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Does your child have hidden vision problems?

Sherri Kuhn writes about raising teenagers, the perils of a clean home, wistfulness over babies, and anything else that makes her laugh (or cry) in the years between changing diapers and wearing them. With a son just starting college and...

Vision problems can cause learning issues

You take your child to the eye doctor for a routine checkup, and are happy when the doctor announces that her vision is 20/20. Perfect, right? Not necessarily.
Little girl wearing glasses | Sheknows.com
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Have you scheduled an eye exam for your child yet? Many moms assume that eye exams are just something for older, elementary-age kids, and rarely even think about their child’s vision. There is a recommended age at which your child should have a comprehensive eye exam, and it’s earlier than you might think. But a routine eye exam may not capture everything about how your child’s eyes are functioning — and we found out why.

Recommended schedule

Just as there are for routine, well-child checkups, there are recommended ages at which your child’s eyes should be examined. Both the American Academy of Pediatrics and the American Academy of Ophthalmology recommend the following schedule.

  • Newborn — Before leaving the hospital, all newborn babies should have their eyes checked. Doctors are looking for infections, defects of any kind, cataracts or glaucoma. Premature babies are especially susceptible, as are babies who were given oxygen for an extended period and babies dealing with multiple medical issues.
  • 6 months — In conjunction with each of the well-child visits, your pediatrician will check your child’s general eye health, how his vision is developing and how his eyes appear to be aligning with each other.
  • 3 to 4 years — At some point between the ages of 3 and 4, your child’s eyes and vision should be screened for any possible abnormalities that may cause problems later.
  • 5 years and older — Your child’s regular doctor should be checking vision in each eye separately every year. If a problem is noted during one of these routine eye exams, your child's pediatrician will likely refer you to a pediatric ophthalmologist, who specializes in children's eye problems.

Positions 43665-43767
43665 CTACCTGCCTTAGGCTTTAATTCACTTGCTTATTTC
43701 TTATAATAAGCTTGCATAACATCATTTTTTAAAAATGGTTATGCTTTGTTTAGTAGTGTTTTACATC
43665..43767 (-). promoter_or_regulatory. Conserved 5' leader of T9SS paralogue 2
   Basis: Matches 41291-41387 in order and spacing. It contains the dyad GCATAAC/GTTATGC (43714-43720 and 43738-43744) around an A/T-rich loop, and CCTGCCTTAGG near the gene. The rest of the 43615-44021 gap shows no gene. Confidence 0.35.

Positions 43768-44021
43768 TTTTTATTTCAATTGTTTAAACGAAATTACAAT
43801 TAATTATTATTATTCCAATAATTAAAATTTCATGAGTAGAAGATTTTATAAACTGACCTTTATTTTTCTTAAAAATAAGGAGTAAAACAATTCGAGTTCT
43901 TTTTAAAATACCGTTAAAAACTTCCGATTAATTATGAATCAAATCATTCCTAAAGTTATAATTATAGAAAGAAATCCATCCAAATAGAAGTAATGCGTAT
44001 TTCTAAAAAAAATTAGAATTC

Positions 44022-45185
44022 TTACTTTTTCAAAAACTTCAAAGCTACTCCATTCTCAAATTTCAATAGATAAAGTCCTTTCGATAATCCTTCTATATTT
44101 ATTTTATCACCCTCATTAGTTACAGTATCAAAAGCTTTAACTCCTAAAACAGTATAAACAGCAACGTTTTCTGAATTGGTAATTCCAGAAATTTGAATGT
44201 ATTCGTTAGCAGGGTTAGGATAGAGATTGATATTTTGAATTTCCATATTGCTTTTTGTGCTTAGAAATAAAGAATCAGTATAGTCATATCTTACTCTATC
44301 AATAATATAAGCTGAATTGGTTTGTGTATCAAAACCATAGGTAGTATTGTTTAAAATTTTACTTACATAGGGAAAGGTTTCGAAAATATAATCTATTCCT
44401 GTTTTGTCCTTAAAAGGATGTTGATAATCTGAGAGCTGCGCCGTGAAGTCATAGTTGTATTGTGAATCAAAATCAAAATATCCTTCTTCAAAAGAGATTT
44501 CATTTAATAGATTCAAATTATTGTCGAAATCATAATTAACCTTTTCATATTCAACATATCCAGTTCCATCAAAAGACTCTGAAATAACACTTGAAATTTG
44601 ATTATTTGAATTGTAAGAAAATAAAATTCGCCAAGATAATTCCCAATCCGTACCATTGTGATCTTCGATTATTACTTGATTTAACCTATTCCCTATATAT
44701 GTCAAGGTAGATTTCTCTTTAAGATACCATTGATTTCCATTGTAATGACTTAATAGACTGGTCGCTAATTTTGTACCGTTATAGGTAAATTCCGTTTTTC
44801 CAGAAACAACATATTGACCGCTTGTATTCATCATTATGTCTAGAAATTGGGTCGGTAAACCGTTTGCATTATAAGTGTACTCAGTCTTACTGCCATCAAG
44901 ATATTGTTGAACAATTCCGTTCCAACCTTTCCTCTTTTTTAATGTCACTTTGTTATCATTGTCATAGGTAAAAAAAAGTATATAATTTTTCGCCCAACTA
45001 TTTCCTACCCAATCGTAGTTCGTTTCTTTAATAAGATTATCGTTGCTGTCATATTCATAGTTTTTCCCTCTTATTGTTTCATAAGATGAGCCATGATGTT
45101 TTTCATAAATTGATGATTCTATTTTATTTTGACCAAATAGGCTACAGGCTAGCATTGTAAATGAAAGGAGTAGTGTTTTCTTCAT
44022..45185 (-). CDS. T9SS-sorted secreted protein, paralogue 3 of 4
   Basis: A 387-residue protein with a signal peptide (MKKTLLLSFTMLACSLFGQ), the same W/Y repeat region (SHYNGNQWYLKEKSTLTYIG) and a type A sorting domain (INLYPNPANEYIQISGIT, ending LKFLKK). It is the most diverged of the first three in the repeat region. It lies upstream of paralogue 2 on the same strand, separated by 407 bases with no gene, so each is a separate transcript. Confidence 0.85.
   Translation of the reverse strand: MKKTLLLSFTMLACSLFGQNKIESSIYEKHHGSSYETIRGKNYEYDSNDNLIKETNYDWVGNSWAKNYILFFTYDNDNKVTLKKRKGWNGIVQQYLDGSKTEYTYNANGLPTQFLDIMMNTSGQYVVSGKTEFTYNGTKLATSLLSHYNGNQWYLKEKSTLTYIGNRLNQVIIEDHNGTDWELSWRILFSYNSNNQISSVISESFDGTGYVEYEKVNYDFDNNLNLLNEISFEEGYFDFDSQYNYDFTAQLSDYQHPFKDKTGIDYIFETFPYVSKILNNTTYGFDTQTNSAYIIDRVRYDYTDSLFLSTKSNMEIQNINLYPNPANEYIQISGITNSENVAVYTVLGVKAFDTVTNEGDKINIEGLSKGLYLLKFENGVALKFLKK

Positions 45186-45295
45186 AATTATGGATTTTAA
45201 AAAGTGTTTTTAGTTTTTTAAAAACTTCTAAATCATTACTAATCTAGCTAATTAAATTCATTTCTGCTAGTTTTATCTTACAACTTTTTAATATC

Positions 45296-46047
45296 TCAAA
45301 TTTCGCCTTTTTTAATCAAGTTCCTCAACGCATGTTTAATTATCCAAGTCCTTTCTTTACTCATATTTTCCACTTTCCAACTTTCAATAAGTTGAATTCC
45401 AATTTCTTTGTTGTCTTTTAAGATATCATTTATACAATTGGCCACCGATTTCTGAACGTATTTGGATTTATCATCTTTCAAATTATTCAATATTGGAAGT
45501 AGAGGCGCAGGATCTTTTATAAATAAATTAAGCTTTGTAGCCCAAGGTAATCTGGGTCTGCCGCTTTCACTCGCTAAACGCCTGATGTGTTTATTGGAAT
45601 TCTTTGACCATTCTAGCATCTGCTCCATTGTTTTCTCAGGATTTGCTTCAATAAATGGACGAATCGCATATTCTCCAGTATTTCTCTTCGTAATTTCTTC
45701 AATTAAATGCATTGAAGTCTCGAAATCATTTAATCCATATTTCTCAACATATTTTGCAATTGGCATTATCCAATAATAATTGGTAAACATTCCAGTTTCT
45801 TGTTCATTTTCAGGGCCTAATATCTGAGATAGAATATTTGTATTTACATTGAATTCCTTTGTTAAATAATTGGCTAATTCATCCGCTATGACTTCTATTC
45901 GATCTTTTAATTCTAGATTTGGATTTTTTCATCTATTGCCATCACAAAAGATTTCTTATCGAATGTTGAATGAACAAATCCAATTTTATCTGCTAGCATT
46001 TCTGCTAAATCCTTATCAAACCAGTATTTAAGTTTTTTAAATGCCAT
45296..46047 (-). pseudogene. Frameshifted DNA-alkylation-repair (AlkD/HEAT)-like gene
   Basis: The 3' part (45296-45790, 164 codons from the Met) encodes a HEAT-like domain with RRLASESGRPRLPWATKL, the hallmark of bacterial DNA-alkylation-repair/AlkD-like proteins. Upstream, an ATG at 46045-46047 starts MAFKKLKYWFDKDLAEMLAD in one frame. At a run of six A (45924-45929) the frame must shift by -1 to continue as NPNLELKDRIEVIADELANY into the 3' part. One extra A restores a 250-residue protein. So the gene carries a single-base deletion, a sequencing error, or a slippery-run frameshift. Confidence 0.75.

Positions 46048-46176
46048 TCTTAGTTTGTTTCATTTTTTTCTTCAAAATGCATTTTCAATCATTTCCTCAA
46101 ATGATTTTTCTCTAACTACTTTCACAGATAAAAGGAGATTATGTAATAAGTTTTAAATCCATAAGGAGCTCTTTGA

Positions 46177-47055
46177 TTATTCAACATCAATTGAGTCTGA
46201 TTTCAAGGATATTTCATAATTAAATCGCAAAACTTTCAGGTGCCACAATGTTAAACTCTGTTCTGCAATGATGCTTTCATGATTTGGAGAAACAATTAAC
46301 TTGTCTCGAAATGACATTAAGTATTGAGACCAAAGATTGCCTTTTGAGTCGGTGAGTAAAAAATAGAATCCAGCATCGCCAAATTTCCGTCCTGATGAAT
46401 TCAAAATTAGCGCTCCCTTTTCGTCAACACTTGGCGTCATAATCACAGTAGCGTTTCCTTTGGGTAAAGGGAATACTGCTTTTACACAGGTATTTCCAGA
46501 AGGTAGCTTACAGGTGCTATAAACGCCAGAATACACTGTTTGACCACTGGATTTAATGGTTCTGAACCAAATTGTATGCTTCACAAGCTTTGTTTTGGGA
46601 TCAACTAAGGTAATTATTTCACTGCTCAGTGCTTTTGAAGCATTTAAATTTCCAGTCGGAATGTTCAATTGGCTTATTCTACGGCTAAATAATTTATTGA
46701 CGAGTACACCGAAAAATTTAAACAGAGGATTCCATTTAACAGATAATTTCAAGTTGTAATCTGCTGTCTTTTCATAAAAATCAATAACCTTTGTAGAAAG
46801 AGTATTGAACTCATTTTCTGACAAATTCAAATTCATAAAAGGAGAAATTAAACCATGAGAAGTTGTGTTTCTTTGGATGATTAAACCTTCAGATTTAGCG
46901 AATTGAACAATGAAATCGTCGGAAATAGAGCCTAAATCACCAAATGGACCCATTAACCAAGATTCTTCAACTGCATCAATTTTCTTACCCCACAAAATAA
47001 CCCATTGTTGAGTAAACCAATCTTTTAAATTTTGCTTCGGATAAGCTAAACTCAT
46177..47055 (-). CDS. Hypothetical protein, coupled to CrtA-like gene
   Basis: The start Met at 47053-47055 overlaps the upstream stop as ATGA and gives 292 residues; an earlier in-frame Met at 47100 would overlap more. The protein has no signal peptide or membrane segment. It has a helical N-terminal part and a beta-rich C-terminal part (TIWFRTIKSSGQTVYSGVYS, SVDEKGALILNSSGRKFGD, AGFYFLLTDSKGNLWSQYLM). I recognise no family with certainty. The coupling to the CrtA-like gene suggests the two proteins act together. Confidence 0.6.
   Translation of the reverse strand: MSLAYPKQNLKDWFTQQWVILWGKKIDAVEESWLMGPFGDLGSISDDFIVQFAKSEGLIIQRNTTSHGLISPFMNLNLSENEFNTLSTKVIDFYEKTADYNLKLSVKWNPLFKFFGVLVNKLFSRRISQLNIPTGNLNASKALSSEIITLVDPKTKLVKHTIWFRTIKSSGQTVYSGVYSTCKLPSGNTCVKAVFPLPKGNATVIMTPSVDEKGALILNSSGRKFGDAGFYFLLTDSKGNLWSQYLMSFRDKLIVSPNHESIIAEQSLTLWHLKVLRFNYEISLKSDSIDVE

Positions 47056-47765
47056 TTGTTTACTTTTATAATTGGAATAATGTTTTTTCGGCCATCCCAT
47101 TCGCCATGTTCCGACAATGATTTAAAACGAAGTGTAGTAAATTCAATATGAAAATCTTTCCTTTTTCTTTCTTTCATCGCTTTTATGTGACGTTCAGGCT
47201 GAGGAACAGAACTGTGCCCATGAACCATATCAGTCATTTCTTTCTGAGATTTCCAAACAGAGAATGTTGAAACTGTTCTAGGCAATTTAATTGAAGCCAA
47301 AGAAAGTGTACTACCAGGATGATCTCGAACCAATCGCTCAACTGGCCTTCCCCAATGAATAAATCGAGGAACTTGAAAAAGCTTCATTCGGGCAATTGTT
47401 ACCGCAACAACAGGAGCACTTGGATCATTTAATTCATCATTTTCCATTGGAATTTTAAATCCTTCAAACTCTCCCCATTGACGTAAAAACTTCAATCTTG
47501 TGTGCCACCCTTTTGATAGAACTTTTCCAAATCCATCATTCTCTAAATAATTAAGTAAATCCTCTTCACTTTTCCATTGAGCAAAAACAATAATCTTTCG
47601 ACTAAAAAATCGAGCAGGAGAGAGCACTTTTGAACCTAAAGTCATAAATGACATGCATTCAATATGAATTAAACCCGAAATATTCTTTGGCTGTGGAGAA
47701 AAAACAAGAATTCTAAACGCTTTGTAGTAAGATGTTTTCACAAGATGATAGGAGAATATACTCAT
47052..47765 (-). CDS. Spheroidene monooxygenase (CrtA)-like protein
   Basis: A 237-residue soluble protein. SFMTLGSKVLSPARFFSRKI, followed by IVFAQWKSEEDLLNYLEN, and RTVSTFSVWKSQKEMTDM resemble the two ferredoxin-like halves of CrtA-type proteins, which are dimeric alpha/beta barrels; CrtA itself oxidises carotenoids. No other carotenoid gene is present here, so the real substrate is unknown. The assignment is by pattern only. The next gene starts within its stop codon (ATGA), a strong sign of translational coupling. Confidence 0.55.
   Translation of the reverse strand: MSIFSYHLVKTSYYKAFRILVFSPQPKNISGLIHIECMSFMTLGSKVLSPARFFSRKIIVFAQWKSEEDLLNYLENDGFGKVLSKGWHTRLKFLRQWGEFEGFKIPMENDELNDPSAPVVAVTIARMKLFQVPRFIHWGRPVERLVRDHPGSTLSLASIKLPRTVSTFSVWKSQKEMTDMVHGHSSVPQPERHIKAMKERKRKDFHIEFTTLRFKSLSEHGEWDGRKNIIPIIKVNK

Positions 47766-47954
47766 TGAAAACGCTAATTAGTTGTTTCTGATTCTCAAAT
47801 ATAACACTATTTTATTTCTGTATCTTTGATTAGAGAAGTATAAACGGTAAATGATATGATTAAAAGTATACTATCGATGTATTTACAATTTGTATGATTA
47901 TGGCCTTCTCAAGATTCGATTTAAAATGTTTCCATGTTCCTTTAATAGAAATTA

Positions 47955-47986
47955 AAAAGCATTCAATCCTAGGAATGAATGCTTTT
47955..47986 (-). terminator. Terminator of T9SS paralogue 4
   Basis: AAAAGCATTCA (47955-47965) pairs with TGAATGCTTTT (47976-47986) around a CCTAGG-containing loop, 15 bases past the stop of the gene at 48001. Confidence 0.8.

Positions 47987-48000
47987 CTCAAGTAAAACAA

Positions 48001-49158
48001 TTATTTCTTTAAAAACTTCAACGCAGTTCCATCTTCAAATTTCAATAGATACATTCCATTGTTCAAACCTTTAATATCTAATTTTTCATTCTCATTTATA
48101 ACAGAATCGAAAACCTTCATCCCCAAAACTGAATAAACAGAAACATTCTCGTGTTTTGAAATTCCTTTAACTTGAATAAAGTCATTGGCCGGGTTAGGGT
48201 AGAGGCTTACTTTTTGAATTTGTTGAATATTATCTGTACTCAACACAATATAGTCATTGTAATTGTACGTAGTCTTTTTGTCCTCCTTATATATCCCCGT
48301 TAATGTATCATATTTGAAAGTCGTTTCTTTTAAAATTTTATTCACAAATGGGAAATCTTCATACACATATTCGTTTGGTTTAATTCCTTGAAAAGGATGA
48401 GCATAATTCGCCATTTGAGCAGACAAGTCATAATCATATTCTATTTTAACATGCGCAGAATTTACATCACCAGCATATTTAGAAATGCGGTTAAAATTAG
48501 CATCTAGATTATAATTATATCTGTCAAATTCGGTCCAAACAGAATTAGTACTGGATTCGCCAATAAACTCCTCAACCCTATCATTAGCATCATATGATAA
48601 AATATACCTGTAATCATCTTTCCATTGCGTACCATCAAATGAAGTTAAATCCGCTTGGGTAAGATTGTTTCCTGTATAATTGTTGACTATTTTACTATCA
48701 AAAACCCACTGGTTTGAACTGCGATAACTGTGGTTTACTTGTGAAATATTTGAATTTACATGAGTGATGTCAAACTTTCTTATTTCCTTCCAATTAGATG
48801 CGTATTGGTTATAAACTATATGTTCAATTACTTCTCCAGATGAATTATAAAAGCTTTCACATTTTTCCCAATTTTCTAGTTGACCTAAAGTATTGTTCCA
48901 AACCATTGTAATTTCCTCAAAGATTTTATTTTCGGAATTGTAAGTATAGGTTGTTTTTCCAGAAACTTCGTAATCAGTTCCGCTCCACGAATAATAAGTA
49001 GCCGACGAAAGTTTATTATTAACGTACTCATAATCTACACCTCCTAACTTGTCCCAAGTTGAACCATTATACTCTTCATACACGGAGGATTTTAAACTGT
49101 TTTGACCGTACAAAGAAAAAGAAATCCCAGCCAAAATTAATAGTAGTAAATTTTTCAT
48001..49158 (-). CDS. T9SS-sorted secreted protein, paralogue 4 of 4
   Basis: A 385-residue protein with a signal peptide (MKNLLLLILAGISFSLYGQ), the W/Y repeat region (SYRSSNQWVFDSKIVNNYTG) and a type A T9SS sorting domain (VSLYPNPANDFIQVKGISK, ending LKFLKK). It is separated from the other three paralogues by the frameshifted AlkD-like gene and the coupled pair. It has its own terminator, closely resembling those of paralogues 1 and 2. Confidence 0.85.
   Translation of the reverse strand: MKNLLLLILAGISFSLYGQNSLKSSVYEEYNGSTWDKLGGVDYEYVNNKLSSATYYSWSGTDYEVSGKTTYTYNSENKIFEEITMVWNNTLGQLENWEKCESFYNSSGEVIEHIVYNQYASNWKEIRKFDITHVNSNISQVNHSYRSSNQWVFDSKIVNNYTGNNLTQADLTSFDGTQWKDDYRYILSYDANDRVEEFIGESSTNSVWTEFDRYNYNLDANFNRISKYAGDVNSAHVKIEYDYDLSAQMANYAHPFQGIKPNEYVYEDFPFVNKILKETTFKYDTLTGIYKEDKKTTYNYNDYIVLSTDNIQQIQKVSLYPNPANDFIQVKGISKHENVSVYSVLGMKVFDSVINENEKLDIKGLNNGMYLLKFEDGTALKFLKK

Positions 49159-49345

What to watch for

Aside from the pediatrician checking the general health of the eyes, what should parents be on the lookout for? Tracking — the ability to follow a moving object with the eyes — is a skill babies older than 3 months should possess. If you notice that your baby or youngster isn’t able to follow a moving object well with just her eyes, ask the pediatrician about it at your next exam.

In babies younger than 4 months old, you will often notice that their eyes seem a bit misaligned (called strabismus), possibly drifting off to one side or crossing inward a bit. In young babies this is common, but if this persists past the age of 4 months, consult your pediatrician. Signs of a lazy eye (called amblyopia) may not always be obvious to you — and your youngster may not even complain of eye problems, since he doesn’t know any different. These problems are easier to address the earlier they are caught, which is why parents should make sure to follow the recommended vision screening schedule.

Does your child need glasses? >>

Why 20/20 isn’t always perfect

Your child’s eye exams all come back good — so you don’t need to fret over her eyes. Or do you? If your child is having difficulties with reading at school or when doing homework, it could be her eyes. “All too often, struggles with reading are a result of an undetected vision problem,” says Dr. Hilary Gesford, an optometrist specializing in pediatrics and vision therapy. “One out of every four children has a learning-related vision problem, despite the fact that the majority of these kids can see 20/20,” she adds.

Problems related to reading that may not be detected during a regular eye exam include skipping words while reading, using a finger to follow the words on the page or rereading a line over and over. However, an optometrist who has special training in vision therapy has ways to detect issues such as these that may be a factor in your child’s reading frustration. You can’t assume that your child is even aware that her vision is wonky, since she likely thinks that everyone sees things the same way she does.

Beyond the patch

Eye therapy used to involve nothing more techie than an eye patch on the “good” eye, forcing the other eye to work harder. Fast forward to today’s vision therapy, which retrains the eyes and brain to work as a team. Vision therapy is a non-surgical treatment that is considered highly effective for many vision-related issues. “Vision therapy is individualized to the needs of each patient, and because of this flexibility, our ability to treat and ‘retrain’ the brain around many problems is greatly enhanced,” shares Dr. Gesford. By retraining the brain to work with both eyes as it is supposed to, patients can see a marked improvement, which encourages them to continue.

If your child is struggling with reading or seems to be having vision-related issues, don’t wait — schedule an appointment with a pediatric vision specialist and see if his vision may be the issue.

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